A HIDDEN LIFE – A Review by Cynthia Flores

A HIDDEN LIFE – A Review by Cynthia Flores

You only need to know one thing to want to go see this movie, it’s written and directed by Terrence Malick.  He is not a prolific filmmaker, but his films are always profound and captivating.  And his new movie A Hidden Life is based on real events.  Malik tells the story of an unsung hero named Franz Jägerstätter (August Diehl).  He was a quiet man who refused to fight for the Nazis in World War II.  He saw what his countrymen were up to in basic training and how evil their leader was.  When the  Austrian peasant farmer is faced with the threat of execution for treason, it’s his unwavering faith and his love for his wife Fani (Valerie Pachner) and his children that keep his spirit alive.  Even when Franz is told after months of torture and imprisonment that all he has to do is sign the paperwork that says he pledges allegiance to the Fuhrer to be set free, he will not.  Franz pushes it aside saying, “I cannot and may not take an oath in favor of a government that is fighting an unjust war.”  That is the kind of man this movie exposes to the world.  Franz, who was a solitary witness, died with no expectation that his sacrifice would make any difference to anyone.  He knew that beyond his family and community, his death would go entirely unnoticed and have no impact on the Nazi movement or hasten the end of the war.  He thought he would soon be forgotten.  He wrote while in prison “…who would remember or care about the anti-Nazi gesture of an uneducated farmer?”   Luckily for us, Terrence Malick has put his sizable storytelling skills to work, telling his beautiful story of conviction.

A Hidden Life has lush, mostly natural light cinematography.  This beautiful looking film was done by the director’s favorite cinematographer Jörg Widmer.  He is quoted as saying, “We were prepared to keep the camera gear small.  The lighting gear consisted mostly of bounce boards and blacks.”  The fact that this fantastic looking film was created in such a way is mind-blowing.  The score for the film is from composer James Newton Howard.  He says the director gave him the idea of incorporating sounds that the filmmaker captured during production such as church bells from villages, cow and sheep bells, the sawmill, sounds from the prison, and scythes in the fields.  Howard said, “I took many of those sounds and processed them into musical elements that are woven throughout the score.”  Then Howard’s use of an orchestra to score the film was brilliant in reflecting the vistas of Franz’ village and farmland.  With a solo violin, performed by the violinist James Ehnes, playing throughout the movie that embodies the connection between Franz and Fani.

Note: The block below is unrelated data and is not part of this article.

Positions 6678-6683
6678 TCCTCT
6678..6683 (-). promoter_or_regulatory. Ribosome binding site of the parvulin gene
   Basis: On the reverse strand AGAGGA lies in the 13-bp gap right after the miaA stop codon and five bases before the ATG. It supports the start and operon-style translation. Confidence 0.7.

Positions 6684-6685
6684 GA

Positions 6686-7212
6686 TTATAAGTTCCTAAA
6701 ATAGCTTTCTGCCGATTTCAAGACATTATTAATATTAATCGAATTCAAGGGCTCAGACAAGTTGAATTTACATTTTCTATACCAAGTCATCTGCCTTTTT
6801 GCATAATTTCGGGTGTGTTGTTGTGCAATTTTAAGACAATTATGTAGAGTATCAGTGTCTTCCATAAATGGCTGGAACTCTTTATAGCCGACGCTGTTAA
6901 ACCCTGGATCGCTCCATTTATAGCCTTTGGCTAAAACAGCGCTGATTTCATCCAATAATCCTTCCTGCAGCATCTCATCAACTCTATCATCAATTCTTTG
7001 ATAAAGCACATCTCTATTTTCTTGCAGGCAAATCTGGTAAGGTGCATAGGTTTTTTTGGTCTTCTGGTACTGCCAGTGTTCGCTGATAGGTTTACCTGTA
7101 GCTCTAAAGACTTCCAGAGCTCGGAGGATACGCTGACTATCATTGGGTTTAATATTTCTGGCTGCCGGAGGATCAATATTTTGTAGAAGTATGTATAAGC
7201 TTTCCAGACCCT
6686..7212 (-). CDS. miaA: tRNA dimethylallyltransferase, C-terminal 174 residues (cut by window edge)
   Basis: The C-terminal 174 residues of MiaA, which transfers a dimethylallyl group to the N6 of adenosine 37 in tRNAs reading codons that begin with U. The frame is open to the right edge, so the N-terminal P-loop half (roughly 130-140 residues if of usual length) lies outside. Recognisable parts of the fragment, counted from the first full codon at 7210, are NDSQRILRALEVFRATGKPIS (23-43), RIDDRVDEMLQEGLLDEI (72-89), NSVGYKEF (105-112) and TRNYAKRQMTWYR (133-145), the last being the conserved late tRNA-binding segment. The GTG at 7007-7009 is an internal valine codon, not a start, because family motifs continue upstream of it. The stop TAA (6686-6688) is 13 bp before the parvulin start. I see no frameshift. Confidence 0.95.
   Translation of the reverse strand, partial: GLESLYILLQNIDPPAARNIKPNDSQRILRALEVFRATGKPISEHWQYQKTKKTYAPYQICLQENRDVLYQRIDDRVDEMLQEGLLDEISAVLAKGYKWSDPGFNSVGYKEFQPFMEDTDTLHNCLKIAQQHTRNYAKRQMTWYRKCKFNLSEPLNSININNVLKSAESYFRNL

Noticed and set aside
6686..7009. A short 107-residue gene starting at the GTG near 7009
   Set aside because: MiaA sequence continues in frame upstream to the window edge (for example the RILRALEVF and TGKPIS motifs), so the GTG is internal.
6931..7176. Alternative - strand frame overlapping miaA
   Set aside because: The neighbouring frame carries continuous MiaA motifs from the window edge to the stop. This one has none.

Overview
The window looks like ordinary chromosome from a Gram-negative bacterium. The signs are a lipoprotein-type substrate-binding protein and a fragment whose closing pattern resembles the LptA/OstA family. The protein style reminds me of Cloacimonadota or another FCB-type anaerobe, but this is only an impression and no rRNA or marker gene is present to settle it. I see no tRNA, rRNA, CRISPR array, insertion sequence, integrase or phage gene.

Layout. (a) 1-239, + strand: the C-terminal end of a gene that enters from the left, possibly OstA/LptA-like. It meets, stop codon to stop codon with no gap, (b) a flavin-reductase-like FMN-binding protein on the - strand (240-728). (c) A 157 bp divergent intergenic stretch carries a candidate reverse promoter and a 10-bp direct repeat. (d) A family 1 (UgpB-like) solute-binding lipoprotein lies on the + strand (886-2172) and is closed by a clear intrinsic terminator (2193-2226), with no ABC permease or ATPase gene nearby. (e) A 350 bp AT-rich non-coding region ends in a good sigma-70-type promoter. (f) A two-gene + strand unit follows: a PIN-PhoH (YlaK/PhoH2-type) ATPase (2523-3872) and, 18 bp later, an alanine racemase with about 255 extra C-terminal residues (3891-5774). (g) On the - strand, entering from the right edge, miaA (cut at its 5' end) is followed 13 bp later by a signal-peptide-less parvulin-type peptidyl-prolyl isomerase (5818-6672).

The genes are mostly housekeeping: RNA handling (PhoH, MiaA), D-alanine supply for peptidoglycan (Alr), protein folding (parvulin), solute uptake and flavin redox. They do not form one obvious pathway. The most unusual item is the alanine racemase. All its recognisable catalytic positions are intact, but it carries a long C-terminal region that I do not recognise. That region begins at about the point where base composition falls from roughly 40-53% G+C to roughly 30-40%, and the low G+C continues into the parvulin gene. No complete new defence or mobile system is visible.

I could totally nerd out by getting into all the details of how they made the film and compare them to his other movies, but instead, I would urge you to see it on the big screen for yourself.  In A Hidden Life,  a quote by George Eliot is referenced that really captures the heart of the film. “..for the growing good of the world is partly dependent on unhistoric acts, and that things are not so ill with you and me as they might have been is half owing to the number who lived faithfully a hidden life, and rest in the unvisited tombs.”

I give A Hidden Life an A rating and know it will be a contender come awards season.

 

Directed by: Terrence Malick

Written by: Terrence Malick

Rated PG-13

Selig Rating A

Running Time: 2hr54min

Biography/ Drama

Limited Release: December 20th  Landmark Magnolia, The Angelika Film Center Plano

Starring: August Diehl, Valerie Pachner, Matthias Schoenaerts, Bruno Ganz

 

The Selig Rating Scale:

A – Excellent movie, well worth the price.

B – Good movie

C – OK movie

D – No need to rush. Save it for a rainy day.

F – Good that I saw it on the big screen but wish I hadn’t paid for it.

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